Presentation on theme: "EPA Ballast Water Activities Ryan Albert 12/09/2009."— Presentation transcript:
EPA Ballast Water Activities Ryan Albert 12/09/2009
Clean Water Act Authority over Discharges Incidental to the Normal Operation of Vessels 35 year regulatory exemption from NPDES permitting of discharges incidental to the normal operation of a vessel Due to court decision, this exemption was vacated as of February 6, 2009 As a result, most non-recreational vessels must have a 402 Clean Water Act NPDES permit to discharge legally EPA issued the Vessel General Permit to provide this coverage.
The CWA Requirements Vessels must have a CWA § 402 NPDES permit to discharge legally. Effluent Limits are required by CWA § 301(b). –Technology based [CWA § 304(b)] –Water quality based [CWA § 303] CWA § 401 allows States to certify Federal Permits. Statutory Exclusions. –Vessels operating as a means of transportation beyond 3 mile limit [CWA § 502(12)(B)]. –Sewage from vessels or discharges incidental to the normal operation of vessels of the Armed Forces, within the meaning of § 312 [CWA § 502(6)(A)].
Current Vessel General Permit National in scope Covers 26 discharge types including ballast water Requires additional corrective action assessments, recordkeeping, reporting, and monitoring Pursuant to CWA § 401, 28 States, Tribes, and Territories provided additional permit conditions Is effective until December 19, 2013
VGP Ballast Water Requirements Incorporates Coast Guard mandatory management and exchange requirements Vessels engaged in Pacific Nearshore Voyages must conduct exchange greater than 50 nm from the coast Mandatory saltwater flushing for all vessels with residual ballast water and sediment (NOBOBs) coming from outside the USEEZ
VGP Ballast Water Requirements If vessel is capable, must use shore-based treatment if available and economically practicable and achievable Must conduct exchange as early as practicable Exchange/flushing requirements have a safety exemption and do not mandate diversion.
Ballast Water Treatment Standards EPA did not require numeric ballast water limits in the 2008 VGP. Why not? –At the time of permit issuance (12/18/2008), EPA found treatment technologies that could form the basis for such limits were not: Available and Economically achievable –Lack of data meeting these tests as of permit issuance. Some states added numeric limits for their state waters pursuant to CWA 401 certification. The VGP does have significant additional ballast water requirements which mitigate the threat of ANS introduction (e.g., pacific coastal exchange, national saltwater flushing requirements)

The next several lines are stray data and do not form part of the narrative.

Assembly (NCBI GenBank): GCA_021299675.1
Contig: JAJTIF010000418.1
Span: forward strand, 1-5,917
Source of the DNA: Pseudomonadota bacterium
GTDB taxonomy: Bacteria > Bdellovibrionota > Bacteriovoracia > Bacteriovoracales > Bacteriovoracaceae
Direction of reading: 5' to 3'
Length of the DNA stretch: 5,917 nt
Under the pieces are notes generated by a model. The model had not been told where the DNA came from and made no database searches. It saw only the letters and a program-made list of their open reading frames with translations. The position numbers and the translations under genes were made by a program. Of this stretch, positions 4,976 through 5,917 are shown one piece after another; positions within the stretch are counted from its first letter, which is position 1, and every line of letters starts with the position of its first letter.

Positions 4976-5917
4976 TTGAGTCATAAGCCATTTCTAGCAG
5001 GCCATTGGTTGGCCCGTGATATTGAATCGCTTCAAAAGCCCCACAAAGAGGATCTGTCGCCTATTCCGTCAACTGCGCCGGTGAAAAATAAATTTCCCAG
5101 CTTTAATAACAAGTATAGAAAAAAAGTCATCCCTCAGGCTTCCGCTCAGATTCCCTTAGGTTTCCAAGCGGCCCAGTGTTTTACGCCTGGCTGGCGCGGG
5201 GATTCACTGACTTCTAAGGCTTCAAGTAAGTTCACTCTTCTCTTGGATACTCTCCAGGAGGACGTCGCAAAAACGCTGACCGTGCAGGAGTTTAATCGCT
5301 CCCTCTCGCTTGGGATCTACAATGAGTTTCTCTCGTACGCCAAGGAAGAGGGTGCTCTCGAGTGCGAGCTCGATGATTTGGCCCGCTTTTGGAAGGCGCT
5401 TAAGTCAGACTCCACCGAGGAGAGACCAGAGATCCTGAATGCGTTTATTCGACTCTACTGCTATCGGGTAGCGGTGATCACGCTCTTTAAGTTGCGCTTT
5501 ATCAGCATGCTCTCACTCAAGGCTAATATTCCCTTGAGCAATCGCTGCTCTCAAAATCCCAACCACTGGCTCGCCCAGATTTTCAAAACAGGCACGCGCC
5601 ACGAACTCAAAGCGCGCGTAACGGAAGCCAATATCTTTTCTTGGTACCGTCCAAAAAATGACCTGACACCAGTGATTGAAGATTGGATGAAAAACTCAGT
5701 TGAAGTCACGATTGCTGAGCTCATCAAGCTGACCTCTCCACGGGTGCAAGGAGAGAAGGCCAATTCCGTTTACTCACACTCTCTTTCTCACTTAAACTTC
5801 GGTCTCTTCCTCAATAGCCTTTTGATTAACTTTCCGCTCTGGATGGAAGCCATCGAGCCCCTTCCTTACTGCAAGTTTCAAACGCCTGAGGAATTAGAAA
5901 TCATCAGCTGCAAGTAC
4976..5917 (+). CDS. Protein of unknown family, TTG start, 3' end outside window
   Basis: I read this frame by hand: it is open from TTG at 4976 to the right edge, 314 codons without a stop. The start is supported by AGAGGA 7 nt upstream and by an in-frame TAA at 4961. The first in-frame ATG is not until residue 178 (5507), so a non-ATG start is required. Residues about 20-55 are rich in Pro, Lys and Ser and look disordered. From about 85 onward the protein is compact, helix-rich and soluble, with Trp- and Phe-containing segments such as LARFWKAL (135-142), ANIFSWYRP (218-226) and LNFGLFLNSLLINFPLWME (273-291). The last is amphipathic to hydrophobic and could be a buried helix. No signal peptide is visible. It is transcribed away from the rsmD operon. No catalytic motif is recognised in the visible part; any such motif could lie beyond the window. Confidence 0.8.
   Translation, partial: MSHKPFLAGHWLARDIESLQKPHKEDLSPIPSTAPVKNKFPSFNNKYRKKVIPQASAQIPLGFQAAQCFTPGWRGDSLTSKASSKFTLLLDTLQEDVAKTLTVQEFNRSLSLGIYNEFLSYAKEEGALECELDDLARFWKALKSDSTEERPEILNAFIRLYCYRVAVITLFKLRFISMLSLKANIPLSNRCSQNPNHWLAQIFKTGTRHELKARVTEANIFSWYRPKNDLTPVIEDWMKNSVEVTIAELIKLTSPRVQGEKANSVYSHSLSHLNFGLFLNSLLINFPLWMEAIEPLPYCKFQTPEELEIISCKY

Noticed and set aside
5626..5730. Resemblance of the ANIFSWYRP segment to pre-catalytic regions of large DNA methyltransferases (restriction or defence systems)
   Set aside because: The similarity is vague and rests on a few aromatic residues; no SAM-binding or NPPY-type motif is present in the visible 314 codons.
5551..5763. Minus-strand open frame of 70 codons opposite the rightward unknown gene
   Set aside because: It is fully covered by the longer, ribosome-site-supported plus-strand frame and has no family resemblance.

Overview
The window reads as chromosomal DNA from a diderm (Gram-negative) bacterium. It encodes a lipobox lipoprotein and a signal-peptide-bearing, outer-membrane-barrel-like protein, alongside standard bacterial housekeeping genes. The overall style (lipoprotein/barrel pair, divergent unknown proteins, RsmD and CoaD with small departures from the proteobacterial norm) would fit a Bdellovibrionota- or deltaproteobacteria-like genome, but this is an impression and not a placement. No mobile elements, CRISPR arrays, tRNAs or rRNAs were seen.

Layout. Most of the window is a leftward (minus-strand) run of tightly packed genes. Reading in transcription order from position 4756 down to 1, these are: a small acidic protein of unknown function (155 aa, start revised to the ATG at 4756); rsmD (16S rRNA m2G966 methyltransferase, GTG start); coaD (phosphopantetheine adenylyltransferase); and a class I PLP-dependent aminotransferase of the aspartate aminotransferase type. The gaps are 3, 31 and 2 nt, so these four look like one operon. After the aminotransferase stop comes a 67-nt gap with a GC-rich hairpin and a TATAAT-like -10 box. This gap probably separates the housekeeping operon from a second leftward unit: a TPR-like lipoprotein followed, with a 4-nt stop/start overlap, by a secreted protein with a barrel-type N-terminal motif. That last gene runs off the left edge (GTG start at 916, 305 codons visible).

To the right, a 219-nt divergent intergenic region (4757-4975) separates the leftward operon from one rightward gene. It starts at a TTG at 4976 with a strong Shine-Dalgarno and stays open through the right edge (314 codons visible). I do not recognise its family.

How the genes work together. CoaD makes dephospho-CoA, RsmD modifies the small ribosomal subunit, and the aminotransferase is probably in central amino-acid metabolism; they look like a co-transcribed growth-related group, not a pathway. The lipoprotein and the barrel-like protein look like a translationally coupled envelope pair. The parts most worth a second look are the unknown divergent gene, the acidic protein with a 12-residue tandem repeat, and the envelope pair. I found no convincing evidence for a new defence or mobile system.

US EPA/Coast Guard Cooperation Regulatory and Permit Activities Technologies and Technology Evaluation Water Quality Protection VGP Compliance Assistance/Enforcement
Technology Evaluation and Development: ETV Protocols USCG and EPA joint efforts EPA Environmental Technology Verification Program (ETV) (EPA and USCG) –Represents more than 5 years of cooperation between EPA and USCG. –Developing protocols to reliable detect numbers of living organisms between 10-50 um, and 50+ um in ballast water discharges. –Work over five years has substantially improved methodologies. –Updated ETV protocols to be released in 2010.
Technology Evaluation and Development: GLNPO GLRI funding EPA understands and supports the immediate need to spur development of more effective ballast water treatment technology. Preventing introduction of and eradication of Invasive Species are one of the five major priority areas for funding through EPAs Great Lakes Restoration Initiative. Significant funding committed to initiatives designed to result in more effective treatment of ballast water.